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Eliminating Workplace Enemies

Posted on the 20 March 2012 by Ncrimaldi @MsCareerGirl
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I won’t sugarcoat it – having “enemies” in the workplace sucks.  It takes our focus away from doing our jobs and throws us into a world of gossip and politics.  We all could do without agents of sabotage like Dwight Schrute in our work lives (for the majority of us who have watched The Office before).

Often times a co-worker becomes an enemy because of jealously.  You are great at something that she is bad at, or she is used to being the person that is at the top of the rankings and you are a threat. She then embarks on a campaign to make you look bad at every turn.

Even when you avoid the person completely or double and triple check your work to make sure it is perfect, your “enemy” finds a way to confront you or taint your great work. She talks about you behind your back and make up lies that are hard to refute. Finally you get to the end of your rope. You feel like you have to do something…but what is the best strategy to get rid of this pesky nemesis? Ignoring the situation is just not an option anymore.

While tempting (depending on your personality), confrontation is NOT always the best option. It can lead to an even more brutal fight and possibly a code of conduct violation and disciplinary action (if things get out of hand). Your company will go on record saying that the best course of action is to go and tell your boss about the situation or report the incident to HR.  There are certain benefits to this but it can often lead to resentment among your co-workers or you being labeled as a tattle-tail.

Then there is always the “fight fire with fire” approach where you start to fight back in your own way by starting rumors about your “enemy” while finding ways to make them look bad. This may be the most gratifying response but ultimately less than ideal because if you mess up in your “counter-espionage” then it will look like you fell flat on your face and you could get in trouble.

Sometimes one of the actions above is the right way to go, but often times there is a higher risk that it won’t foster the results you want.

One of the best responses is counter-intuitive.  It also takes a great deal of humility and pride-swallowing. Often times, the best choice is to ask your enemy for advice. I know this is MUCH easier said than done, but it has it’s benefits.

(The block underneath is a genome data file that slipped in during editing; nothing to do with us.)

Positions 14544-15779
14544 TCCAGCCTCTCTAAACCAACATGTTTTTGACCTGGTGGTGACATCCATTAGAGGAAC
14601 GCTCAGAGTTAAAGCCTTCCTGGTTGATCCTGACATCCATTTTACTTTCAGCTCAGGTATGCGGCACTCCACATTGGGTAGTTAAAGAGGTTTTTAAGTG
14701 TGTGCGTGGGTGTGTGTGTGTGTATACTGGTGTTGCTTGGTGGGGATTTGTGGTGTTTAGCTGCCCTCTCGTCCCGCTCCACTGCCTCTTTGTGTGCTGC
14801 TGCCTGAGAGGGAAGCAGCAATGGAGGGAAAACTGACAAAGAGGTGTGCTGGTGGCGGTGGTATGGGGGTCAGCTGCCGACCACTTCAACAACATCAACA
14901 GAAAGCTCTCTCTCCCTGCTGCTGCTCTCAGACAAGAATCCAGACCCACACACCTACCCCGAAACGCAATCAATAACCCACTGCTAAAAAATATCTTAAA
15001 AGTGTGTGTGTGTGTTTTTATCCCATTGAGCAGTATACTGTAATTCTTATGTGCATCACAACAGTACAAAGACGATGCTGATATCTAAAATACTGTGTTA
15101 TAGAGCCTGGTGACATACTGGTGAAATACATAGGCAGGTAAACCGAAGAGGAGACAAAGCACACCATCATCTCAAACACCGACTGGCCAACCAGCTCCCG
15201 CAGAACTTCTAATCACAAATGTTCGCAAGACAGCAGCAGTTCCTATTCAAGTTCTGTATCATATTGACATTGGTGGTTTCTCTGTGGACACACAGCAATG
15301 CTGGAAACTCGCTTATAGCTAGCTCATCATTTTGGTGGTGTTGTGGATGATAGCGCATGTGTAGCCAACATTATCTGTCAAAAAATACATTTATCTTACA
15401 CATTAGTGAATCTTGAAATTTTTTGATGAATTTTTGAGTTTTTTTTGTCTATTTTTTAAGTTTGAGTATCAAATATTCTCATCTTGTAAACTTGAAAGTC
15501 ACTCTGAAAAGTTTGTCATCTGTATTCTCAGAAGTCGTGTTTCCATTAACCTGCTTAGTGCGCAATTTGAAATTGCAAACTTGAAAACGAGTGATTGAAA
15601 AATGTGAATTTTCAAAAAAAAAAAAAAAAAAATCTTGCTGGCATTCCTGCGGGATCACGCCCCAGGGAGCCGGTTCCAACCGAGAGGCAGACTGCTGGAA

Initially your enemy will be completely disarmed.  She will see you coming up to them and will pull out her weapons, ready to attack, only to be completely deflated… most of us have learned that it is really hard to argue with yourself. If you are nice to them and approach her with the right tone, she will literally not know what to do.

Out of college I was part of a leadership program that offered recent grads great management experience from day one.  In that first job, I had one peer manager that really hated me!  She wanted to see me fail because she used to managing the #1 team and my team was starting to improve dramatically. Even worse, she didn’t treat me like a peer, talking to me and interacting with me as if I worked for her.  I despised how she acted toward me! She even got to the point of blaming some of her mistakes on me, even when I had helped her, just to be friendly.

After seriously thinking about “fighting fire with fire” I took a step back and looked at the motivation behind her actions. I was a young kid right out of college and she had been working in her job for almost 10 years. She was good at it but lacked some of the creativity and energy I had. This often happens when you are new to a role and there is a person with more experience than you that is threatened.

What I decided to do was go up to her (one-on-one, not in front of a group) and ask her for help.  She was really great at tracking the performance of her team and had criticized me for not doing a good enough job at it. Over the years she had created many systems and processes to make sure they were performing at the top of their game.

In talking her I said, “Sandy, I am really struggling with monitoring my team’s performance AND my team doesn’t really respect me. I see how your team respects you so much and how you have been absolutely amazing at tracking your team’s performance and making sure they are doing their best. Can you offer me any advice on how I can become better at being a manager in these areas like you are?” I still remember the blank stare she initially gave me. Then she actually started to offer me advice. And she kept going on and on, talking about all sorts of ways I could get better.  Even when her comments were incorrect or condescending I bit my tongue. Then, I thanked her for the feedback.

But the process does not end here. It is ESSENTIAL to actually implement at least one (if not a few) of the pieces of advice your enemy gives you. I started using some of her techniques and then I came back and told her that I implemented her advice and that it made things better (even if it didn’t improve things all that much), thanking her again for the advice.

Something amazing happened after this.  Sandy started treating me like a peer and stopped criticizing things I did to our other peers.  She even asked me for advice on how I did a couple things I was really good at doing!  In a nutshell, your mother was right, “kill them with kindness.”

Have you ever had any workplace drama or enemies? What has worked for you? And what hasn’t worked? What do you think about this counter intuitive method?

 

Tagged as: career advice, career women, office politics, work


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